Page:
Explores the nature of technology itself and demonstrates its use, both to increase the competitor's share of the market and to expand the range of the market. Shows that industrial technology's first attempt is to reduce production costs or to give the product an edge over its competition with the hope of greater profits. Shows, too, that technology has served to create whole new markets--for example, the harnessing of electricity. Demonstrates that industrial research and development have progressed from the stage of the lone inventor to that of the highly-organized corporate effort.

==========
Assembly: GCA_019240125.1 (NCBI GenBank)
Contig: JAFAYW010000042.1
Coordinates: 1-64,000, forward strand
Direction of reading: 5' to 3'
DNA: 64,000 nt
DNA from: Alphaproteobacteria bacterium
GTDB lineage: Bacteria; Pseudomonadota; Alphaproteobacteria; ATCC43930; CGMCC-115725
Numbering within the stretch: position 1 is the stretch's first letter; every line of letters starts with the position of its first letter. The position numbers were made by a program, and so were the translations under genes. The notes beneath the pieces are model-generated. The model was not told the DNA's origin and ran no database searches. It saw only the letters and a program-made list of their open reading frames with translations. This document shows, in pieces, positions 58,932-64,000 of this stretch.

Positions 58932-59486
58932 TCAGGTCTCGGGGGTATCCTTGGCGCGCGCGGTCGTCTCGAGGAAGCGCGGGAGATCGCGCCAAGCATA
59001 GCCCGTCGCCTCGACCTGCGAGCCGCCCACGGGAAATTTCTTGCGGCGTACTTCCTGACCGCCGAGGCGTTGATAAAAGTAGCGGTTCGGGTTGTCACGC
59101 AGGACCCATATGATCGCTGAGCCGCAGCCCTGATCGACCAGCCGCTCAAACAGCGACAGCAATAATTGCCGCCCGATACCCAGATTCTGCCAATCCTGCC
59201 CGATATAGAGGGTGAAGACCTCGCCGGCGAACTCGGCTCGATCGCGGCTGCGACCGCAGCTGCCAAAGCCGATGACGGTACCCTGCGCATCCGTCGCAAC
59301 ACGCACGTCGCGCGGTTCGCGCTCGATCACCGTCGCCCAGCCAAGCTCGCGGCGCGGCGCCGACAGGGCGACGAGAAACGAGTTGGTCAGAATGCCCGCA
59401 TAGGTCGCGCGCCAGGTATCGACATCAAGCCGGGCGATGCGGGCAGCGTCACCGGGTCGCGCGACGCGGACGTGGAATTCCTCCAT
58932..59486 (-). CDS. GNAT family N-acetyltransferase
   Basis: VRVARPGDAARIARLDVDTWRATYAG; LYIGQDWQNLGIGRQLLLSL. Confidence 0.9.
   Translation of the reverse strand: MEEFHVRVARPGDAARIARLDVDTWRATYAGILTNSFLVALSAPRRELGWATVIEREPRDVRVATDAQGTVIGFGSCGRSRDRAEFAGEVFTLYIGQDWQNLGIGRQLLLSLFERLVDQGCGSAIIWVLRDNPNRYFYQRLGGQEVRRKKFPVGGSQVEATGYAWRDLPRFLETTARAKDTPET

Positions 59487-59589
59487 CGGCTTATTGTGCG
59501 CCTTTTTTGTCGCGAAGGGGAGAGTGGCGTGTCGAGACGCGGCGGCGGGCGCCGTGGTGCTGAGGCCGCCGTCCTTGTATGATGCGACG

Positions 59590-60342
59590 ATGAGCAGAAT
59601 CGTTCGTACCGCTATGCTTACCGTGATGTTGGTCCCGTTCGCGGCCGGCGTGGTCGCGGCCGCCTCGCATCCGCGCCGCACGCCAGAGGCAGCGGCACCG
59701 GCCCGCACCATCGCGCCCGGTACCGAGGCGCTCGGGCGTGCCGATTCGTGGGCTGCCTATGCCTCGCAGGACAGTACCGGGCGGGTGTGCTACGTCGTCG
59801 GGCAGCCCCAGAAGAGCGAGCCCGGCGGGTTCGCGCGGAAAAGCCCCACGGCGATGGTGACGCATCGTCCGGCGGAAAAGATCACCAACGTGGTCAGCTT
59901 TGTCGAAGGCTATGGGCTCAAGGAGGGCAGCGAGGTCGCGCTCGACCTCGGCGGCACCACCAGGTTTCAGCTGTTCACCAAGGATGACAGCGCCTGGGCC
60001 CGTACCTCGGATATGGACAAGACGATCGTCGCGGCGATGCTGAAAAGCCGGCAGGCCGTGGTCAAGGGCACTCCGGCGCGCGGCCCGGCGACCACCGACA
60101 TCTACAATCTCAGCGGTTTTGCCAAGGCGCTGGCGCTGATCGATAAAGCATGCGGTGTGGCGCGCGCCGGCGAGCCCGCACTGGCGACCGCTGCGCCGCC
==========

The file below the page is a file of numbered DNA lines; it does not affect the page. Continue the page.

William C. Bradford, Northwestern University; Meno Lovenstein, Ohio State University; Ross M. Robertson, Indiana University; W. Allen Wallis, University of Chicago; Arthur Holch; Arthur Lodge; E.T. Weiler, Purdue University; Ed Lang; George Johnson; Charles Campbell; Walter Nolan
National Educational Television
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